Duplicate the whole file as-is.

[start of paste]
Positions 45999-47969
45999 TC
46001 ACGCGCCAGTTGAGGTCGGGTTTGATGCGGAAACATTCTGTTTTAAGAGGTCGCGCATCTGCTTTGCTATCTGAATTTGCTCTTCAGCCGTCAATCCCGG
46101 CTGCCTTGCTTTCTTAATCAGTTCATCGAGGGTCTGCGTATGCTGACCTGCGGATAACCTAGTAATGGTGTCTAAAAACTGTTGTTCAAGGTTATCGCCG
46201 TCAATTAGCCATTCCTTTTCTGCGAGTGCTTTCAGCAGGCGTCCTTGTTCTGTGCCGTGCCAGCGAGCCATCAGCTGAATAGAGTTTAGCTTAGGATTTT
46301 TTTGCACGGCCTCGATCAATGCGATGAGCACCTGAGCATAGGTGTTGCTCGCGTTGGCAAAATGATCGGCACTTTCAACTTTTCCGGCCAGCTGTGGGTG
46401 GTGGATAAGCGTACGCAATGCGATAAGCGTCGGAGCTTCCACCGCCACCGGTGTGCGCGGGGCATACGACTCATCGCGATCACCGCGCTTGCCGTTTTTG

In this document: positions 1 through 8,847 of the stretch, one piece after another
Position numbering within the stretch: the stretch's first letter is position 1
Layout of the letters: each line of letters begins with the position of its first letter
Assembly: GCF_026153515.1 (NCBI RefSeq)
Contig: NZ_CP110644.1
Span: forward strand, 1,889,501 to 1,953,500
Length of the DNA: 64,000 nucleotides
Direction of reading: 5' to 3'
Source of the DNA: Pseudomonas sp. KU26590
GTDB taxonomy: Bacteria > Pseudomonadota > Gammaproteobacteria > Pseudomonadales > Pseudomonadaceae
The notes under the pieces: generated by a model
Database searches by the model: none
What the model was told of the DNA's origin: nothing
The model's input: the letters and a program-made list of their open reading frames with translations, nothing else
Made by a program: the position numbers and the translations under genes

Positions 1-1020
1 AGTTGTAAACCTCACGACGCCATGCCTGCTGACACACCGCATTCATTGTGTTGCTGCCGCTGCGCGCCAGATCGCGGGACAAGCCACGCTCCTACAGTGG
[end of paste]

Positions 45999-47969
45999 TC
46001 ACGCGCCAGTTGAGGTCGGGTTTGATGCGGAAACATTCTGTTTTAAGAGGTCGCGCATCTGCTTTGCTATCTGAATTTGCTCTTCAGCCGTCAATCCCGG
46101 CTGCCTTGCTTTCTTAATCAGTTCATCGAGGGTCTGCGTATGCTGACCTGCGGATAACCTAGTAATGGTGTCTAAAAACTGTTGTTCAAGGTTATCGCCG
46201 TCAATTAGCCATTCCTTTTCTGCGAGTGCTTTCAGCAGGCGTCCTTGTTCTGTGCCGTGCCAGCGAGCCATCAGCTGAATAGAGTTTAGCTTAGGATTTT
46301 TTTGCACGGCCTCGATCAATGCGATGAGCACCTGAGCATAGGTGTTGCTCGCGTTGGCAAAATGATCGGCACTTTCAACTTTTCCGGCCAGCTGTGGGTG
46401 GTGGATAAGCGTACGCAATGCGATAAGCGTCGGAGCTTCCACCGCCACCGGTGTGCGCGGGGCATACGACTCATCGCGATCACCGCGCTTGCCGTTTTTG

In this document: positions 1 through 8,847 of the stretch, one piece after another
Position numbering within the stretch: the stretch's first letter is position 1
Layout of the letters: each line of letters begins with the position of its first letter
Assembly: GCF_026153515.1 (NCBI RefSeq)
Contig: NZ_CP110644.1
Span: forward strand, 1,889,501 to 1,953,500
Length of the DNA: 64,000 nucleotides
Direction of reading: 5' to 3'
Source of the DNA: Pseudomonas sp. KU26590
GTDB taxonomy: Bacteria > Pseudomonadota > Gammaproteobacteria > Pseudomonadales > Pseudomonadaceae
The notes under the pieces: generated by a model
Database searches by the model: none
What the model was told of the DNA's origin: nothing
The model's input: the letters and a program-made list of their open reading frames with translations, nothing else
Made by a program: the position numbers and the translations under genes

Positions 1-1020
1 AGTTGTAAACCTCACGACGCCATGCCTGCTGACACACCGCATTCATTGTGTTGCTGCCGCTGCGCGCCAGATCGCGGGACAAGCCACGCTCCTACAGTGG